“Scientology’s goal is to eradicate psychiatry,” said Kent, who has studied Scientologists for 20 years. “Historically, one of the many vehicles Scientologists have used to reach that goal is through psychiatry’s use of a variety of pharmaceuticals.”
In 2005, actor Tom Cruise, a Scientologist, made headlines when he lambasted psychiatry as a “pseudo-science” and dismissed Ritalin as a “street drug” in a TV interview.
On an Internet message forum, Mentis defended Cruise’s claims against a rebuttal by the American Psychiatric Association, which he dismissed as a public relations move: “In the end, no amount of PR will save psychiatry or the APA from their inevitable demise.”
Scientologists have suggested that attention deficit hyperactivity disorder is a fake disorder set up as marketing gimmick by psychiatrists to promote the sale of drugs like Ritalin.
As for Lavigueur, she said she doesn’t mind that Mentis practises Scientology, a faith she admits she knows little about.
“They’re helping me a lot. I really don’t care whether they are Catholic or Scientologist,” the single mother of two said.
“I’m a Catholic and I don’t like Ritalin.”
The drug, whose scientific name is methylphenidate, has come under fire for being overprescribed by general practitioners who don’t always have the time or skill to properly diagnose attention deficit disorder.
A 1998 regional health board study of Laval elementary school pupils showed 12 per cent of kids from families on social assistance were taking Ritalin, compared with 4.5 per cent of the general school population.
In late May, Health Canada announced that drugs for attention deficit hyperactivity disorder will now be labelled because of their risk to patients with high blood pressure or heart disease.
Between 2000 and 2005, the number of stimulant pills sold per child has more than doubled in Quebec, according to figures by IMS Health Canada, which tracks prescription trends.
Four advocates for the learning disabled contacted by The Gazette said parents had told them they’d been pressured by teachers to get their kids tested for attention deficit disorder.
None, however, could recall any case of a child being suspended from school for refusing to take a drug like Ritalin.
The petition, which is to be heard in Quebec Court in Longueuil on Sept. 20, identifies three Montreal-area school boards that are alleged to have pressured parents to give their kids prescription drugs: Marie-Victorin and Riverside on the South Shore and Marguerite Bourgeoys in the West Island.
Riverside wouldn’t comment on the case, while a spokesperson for Bourgeoys couldn’t be reached for comment.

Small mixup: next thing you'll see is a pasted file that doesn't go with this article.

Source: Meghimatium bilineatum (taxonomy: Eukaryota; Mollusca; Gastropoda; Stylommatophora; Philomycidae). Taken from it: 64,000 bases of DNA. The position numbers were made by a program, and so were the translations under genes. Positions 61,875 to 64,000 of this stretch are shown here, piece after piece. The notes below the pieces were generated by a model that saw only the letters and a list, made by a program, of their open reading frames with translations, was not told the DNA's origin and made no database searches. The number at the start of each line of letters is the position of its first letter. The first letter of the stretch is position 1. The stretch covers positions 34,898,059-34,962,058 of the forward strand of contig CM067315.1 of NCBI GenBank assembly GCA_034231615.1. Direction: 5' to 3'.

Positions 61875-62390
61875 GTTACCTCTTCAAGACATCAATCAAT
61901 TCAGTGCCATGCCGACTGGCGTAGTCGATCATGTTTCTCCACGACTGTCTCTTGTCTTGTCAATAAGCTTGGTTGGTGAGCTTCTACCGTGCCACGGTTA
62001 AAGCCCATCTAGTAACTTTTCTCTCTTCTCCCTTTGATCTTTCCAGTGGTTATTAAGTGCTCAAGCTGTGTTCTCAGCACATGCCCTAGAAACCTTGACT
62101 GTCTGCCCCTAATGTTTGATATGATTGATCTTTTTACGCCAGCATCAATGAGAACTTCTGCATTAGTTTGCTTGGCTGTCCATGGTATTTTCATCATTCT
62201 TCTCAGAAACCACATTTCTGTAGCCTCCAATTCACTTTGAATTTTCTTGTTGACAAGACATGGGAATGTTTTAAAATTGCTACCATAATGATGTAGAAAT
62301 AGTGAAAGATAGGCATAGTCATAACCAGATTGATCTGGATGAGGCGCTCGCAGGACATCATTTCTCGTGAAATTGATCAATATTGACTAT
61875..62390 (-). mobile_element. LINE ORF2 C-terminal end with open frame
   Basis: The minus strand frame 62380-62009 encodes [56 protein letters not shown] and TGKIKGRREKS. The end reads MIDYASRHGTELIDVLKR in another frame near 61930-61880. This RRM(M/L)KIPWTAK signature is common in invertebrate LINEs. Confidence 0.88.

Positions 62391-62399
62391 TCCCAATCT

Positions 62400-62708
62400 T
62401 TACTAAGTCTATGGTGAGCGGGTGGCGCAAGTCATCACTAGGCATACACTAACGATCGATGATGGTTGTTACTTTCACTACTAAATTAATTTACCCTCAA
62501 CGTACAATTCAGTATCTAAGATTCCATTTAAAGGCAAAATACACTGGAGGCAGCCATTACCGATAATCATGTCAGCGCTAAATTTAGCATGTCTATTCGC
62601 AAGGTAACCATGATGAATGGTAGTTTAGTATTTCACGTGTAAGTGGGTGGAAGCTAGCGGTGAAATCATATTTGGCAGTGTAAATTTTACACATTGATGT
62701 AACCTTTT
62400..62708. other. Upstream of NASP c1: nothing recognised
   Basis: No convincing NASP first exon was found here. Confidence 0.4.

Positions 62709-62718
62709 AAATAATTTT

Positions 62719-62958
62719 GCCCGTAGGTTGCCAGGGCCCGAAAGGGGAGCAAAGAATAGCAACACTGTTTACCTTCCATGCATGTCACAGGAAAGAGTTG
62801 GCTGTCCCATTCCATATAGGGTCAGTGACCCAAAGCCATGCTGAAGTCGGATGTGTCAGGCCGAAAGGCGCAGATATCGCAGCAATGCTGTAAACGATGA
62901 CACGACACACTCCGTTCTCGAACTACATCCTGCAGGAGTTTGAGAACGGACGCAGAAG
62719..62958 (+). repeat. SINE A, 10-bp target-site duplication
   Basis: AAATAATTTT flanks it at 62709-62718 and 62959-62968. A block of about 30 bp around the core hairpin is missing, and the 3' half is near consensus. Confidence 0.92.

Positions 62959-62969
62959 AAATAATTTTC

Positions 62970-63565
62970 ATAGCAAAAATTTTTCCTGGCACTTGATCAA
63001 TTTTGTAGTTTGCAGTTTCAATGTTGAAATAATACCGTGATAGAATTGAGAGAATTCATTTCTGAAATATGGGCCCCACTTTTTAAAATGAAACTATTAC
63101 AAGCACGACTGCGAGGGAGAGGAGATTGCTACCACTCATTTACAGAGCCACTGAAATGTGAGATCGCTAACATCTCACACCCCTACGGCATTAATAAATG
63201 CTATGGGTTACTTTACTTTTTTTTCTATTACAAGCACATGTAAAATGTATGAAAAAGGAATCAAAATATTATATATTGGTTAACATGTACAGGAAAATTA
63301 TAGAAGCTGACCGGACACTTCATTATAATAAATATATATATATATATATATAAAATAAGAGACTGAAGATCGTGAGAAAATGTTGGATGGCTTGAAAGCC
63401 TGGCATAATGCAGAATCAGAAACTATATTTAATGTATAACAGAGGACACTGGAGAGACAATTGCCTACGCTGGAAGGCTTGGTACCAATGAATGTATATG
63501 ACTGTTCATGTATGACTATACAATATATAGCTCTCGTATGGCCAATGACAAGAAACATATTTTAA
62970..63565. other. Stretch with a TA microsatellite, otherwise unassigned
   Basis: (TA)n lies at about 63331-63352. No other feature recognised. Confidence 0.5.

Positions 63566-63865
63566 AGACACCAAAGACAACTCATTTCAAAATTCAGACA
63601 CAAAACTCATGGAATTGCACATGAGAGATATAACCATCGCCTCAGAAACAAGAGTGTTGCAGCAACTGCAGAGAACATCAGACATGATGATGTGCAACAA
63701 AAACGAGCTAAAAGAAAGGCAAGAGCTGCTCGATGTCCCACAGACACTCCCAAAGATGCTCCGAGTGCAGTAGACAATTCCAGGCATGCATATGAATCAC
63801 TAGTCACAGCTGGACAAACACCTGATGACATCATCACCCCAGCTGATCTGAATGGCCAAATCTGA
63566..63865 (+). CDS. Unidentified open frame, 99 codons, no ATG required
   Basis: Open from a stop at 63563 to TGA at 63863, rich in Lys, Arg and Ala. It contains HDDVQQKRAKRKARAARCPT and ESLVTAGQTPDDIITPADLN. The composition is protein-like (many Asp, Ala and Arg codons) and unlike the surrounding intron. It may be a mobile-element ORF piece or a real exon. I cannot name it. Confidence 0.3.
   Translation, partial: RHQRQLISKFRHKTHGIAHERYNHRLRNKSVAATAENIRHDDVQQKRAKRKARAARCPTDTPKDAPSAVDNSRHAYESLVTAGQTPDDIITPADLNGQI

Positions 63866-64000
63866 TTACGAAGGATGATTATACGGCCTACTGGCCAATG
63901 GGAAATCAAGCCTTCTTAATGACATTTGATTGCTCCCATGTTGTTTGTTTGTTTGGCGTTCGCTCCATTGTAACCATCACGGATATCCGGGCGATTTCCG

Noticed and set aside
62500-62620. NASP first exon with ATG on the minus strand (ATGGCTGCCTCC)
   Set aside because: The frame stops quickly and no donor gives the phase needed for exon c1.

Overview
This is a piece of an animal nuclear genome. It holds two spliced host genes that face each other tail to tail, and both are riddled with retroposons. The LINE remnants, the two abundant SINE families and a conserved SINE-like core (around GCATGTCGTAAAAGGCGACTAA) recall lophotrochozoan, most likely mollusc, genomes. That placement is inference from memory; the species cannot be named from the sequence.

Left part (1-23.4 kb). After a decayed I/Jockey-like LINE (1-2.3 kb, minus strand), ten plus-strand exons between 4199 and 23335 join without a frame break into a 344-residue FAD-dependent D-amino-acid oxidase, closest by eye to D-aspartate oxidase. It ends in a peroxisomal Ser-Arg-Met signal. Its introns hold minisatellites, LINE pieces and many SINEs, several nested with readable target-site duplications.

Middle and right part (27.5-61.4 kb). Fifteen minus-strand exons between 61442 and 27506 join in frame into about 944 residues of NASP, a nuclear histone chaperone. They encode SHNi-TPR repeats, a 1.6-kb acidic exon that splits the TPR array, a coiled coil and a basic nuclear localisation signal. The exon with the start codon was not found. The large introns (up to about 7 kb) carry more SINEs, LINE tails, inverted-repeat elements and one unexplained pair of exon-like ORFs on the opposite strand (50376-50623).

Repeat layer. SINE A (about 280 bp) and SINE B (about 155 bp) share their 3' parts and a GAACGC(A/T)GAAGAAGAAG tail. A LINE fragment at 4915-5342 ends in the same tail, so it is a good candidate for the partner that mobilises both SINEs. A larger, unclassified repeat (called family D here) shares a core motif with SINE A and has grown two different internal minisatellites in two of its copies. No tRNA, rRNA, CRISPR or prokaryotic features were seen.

Marie-Victorin secretary-general Francois Houde said he told Lavigueur at a March 31 meeting that the board was willing to remove the medication from Gabriel’s education plan.
“It’s not us who are stopping Gabriel Lavigueur from returning to school,” Houde said. “This is the parent’s choice to keep the boy at home.”
The lawsuit was filed after the meeting, Houde added.
Danielle Lavigueur said that her son has been much happier since she’s kept him home. He eats and sleeps well and is no longer coming home in tears after being repeatedly suspended.
Mentis helped her cause by putting her in touch with lawyer Alan Stein, who’s handling the case pro bono. The NPA receives no funding from the Church of Scientology, Mentis said.
“We’re essentially funding ourselves.”
Mentis, who works in marketing, said he decided to start the association last year after a friend from Rosemere told him that he’d been pressured to put his child on Ritalin.
He questioned why the credibility of groups for the learning disabled is never debated, even if some receive money from drug companies that are making millions from the sale of Ritalin.
Micheline Claveau, Montreal chapter vice-president of Parents aptes a negocier le deficit de l’attention, said its parents’ support group receives no money from drug companies.
However, she agrees there are teachers – with large classes and few resources – who pressure parents to seek medical or psychological help for kids who might simply be acting out.
But Claveau and attention deficit disorder advocate Aber agreed they’d never heard of a case where a child was forced to take prescription drugs.
“We’ve heard cases of people saying, ‘The school wants us to (put the child on Ritalin).’ But when we called (on the parents’ behalf), they only want the kids to be assessed,” Aber said.
“Nobody wants a child on medication. If we could all just take a vitamin and make the problem go away, it would be wonderful.”